Are you talking about the typical c. 10dB peak in a headphone's response around 3-3.5KHz? If so, this tends to be there there by design. Or are you talking about something else?
 
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#8
There are few multi driver full size headphones. Final Audio Sonorus VI uses dynamic driver backed up by balanced armature. AKG did it much earlier. AKGs K340 dating back to 1979 were using electret and a dynamic driver.
 

andreasmaaan

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#10
Why are headphones not generally 2-way, coaxial-type?
Firstly because small full-range drivers tend to perform well in this application (see my previous post).

But another reason might be that for a tweeter to sit coaxially within a woofer, the woofer needs to be a cone woofer, and the tweeter must be able to fit inside the woofer’s voice coil. Given a full-range headphone is typically only 1-2” in the first place (ie similar in size to a typical speaker tweeter), I’m not sure squeezing a tiny secondary driver into the middle of it would be practical or beneficial. In theory there would be nothing stopping you though.
 

solderdude

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#11
Here is a recent attempt to do a full sized 2 way system.

I don't think the few 2 (or even 3-way) full sized headphones sound(ed) any better than single driver.
Also planar stats and planar dynamics have peaky treble and the headphones with small dynamic drivers also are peaky in the treble.

I once measured an excellent tweeter from just 2cm away and it too measured peaky.
I suppose it has to do with shorter wavelengths interfering or break-up or local resonances being measured.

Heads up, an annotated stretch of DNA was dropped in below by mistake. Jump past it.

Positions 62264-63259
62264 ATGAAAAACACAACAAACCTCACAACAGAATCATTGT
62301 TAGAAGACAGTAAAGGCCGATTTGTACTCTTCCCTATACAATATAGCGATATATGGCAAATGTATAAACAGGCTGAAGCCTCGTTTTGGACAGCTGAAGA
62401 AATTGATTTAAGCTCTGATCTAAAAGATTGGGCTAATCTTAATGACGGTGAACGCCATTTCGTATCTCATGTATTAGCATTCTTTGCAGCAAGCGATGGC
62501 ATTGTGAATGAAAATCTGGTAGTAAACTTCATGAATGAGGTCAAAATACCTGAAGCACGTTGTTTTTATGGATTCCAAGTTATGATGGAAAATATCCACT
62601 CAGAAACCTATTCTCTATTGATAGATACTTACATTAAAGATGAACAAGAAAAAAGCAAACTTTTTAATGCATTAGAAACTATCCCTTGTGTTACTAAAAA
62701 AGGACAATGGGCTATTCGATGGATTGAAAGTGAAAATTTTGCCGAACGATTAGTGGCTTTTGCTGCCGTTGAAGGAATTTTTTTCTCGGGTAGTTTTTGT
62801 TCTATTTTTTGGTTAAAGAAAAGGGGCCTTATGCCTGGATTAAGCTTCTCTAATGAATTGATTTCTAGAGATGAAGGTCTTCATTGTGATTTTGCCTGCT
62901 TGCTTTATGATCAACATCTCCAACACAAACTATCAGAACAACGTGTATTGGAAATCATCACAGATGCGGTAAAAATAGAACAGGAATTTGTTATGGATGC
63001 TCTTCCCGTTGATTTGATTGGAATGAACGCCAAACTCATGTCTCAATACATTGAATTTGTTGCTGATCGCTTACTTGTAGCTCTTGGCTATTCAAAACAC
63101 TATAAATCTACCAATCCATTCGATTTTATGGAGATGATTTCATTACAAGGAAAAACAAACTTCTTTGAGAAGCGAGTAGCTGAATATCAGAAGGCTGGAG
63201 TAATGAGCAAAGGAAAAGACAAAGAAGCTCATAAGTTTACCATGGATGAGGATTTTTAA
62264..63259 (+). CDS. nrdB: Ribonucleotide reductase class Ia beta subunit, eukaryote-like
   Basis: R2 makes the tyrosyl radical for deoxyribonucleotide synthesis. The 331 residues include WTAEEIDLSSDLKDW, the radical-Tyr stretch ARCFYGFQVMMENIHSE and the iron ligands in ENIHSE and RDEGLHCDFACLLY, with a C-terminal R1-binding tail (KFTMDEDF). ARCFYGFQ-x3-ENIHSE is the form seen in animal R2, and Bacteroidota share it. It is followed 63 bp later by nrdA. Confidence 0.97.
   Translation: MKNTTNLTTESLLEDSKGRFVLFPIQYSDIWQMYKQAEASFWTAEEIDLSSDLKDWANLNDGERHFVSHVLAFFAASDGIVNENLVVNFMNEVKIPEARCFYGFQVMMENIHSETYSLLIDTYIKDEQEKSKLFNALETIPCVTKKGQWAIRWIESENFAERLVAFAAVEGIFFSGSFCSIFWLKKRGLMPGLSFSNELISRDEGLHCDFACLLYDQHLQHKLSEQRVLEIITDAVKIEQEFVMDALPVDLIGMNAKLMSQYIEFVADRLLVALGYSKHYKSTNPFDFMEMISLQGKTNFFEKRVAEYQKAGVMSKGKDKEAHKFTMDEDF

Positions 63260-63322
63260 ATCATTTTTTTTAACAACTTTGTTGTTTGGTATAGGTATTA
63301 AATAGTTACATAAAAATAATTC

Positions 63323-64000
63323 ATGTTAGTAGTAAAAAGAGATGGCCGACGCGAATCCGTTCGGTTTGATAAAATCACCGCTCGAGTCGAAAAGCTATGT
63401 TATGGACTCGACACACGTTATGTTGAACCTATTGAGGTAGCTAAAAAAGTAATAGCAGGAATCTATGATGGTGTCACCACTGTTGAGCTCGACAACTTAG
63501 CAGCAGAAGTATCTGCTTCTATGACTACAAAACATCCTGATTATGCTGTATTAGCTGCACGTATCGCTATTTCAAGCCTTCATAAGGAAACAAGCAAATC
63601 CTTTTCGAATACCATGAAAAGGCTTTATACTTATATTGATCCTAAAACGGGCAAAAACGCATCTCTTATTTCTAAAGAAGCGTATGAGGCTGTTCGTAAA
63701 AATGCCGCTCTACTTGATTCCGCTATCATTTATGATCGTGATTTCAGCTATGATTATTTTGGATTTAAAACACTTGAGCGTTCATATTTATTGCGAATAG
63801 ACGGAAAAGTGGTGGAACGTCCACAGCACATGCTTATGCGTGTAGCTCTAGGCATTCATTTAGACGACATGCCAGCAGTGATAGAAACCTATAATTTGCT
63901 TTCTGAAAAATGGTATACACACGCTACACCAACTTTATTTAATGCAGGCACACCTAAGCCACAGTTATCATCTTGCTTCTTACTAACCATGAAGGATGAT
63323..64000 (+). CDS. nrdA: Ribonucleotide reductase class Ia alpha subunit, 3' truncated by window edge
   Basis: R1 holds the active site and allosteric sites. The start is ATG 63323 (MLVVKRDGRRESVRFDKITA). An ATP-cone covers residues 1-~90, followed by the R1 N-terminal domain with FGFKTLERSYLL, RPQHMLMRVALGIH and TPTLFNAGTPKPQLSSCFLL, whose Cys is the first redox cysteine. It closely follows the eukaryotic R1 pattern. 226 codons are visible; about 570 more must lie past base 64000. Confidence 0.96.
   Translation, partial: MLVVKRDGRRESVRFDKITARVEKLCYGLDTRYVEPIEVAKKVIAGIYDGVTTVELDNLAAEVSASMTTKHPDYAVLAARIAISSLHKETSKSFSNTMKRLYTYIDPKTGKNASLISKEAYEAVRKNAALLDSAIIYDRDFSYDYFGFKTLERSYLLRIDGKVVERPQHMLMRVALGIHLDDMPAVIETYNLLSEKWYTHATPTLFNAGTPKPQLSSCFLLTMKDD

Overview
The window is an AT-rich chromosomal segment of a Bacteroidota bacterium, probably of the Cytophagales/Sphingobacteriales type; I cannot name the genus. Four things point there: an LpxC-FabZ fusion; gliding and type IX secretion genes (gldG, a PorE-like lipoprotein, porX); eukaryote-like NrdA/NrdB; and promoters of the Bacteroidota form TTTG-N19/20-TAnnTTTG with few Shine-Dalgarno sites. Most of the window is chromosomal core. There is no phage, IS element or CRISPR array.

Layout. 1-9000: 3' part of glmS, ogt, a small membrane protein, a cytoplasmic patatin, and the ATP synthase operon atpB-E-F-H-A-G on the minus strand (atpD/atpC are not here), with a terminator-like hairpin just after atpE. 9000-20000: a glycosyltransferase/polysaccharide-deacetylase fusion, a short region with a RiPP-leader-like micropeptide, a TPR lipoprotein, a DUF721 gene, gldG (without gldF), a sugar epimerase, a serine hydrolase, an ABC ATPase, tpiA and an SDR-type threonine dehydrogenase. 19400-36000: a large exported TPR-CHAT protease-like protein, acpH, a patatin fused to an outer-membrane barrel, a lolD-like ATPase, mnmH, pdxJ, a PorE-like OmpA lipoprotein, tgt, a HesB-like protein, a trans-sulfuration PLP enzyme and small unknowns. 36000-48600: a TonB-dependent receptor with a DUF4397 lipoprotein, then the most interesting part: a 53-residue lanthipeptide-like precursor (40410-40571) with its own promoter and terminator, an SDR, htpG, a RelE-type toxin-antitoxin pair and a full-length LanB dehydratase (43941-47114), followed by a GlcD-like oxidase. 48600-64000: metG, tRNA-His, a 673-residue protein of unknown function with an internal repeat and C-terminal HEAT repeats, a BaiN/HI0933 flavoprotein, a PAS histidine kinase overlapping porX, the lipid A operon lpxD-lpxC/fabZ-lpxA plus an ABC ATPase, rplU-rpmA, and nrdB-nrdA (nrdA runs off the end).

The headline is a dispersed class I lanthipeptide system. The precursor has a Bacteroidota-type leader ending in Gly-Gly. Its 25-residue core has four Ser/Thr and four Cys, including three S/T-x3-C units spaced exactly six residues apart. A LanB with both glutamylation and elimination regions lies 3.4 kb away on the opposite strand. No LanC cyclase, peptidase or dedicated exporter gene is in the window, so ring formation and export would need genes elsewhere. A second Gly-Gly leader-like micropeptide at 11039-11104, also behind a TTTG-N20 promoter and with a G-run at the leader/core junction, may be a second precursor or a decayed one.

A headphone would be equivalent to an almost unison moving wall from a few meters away funneled in ones ear ?

A headphone just is what it is (an alternative to speakers under certain circumstances) and one has to accept its shortcomings.
Having heard and measured a lot of great and not so great headphones I am still amazed how good headphones can sound with well made recordings.
I don't see the need for 2 way systems here at all. I don't think it will solve anything.
One would have to make a really small (almost point source) tweeter that would then need to have quite an excursion which won't help fidelity.
 
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#12
Good points. I had a hearing test last week, and my 53-year-old ears are also peaky, to say nothing of different as between each ear. Above 12khz, I got basically nothing. I shouldn't dwell on "perfection" for many reasons. That said, while I love my Sennheiser HD800's for all the things they do well, they require serious modding and equalization to address the problems at 6khz which render them unpleasant otherwise. Even with countermeasures, I sometimes use Audeze LCD's, esp. the LCD-2, to get a pleasanter overall balance. My frustration is that the Senns image so incredibly for a headphone, but other cans have far better smoothness. Hence my desire for perfection!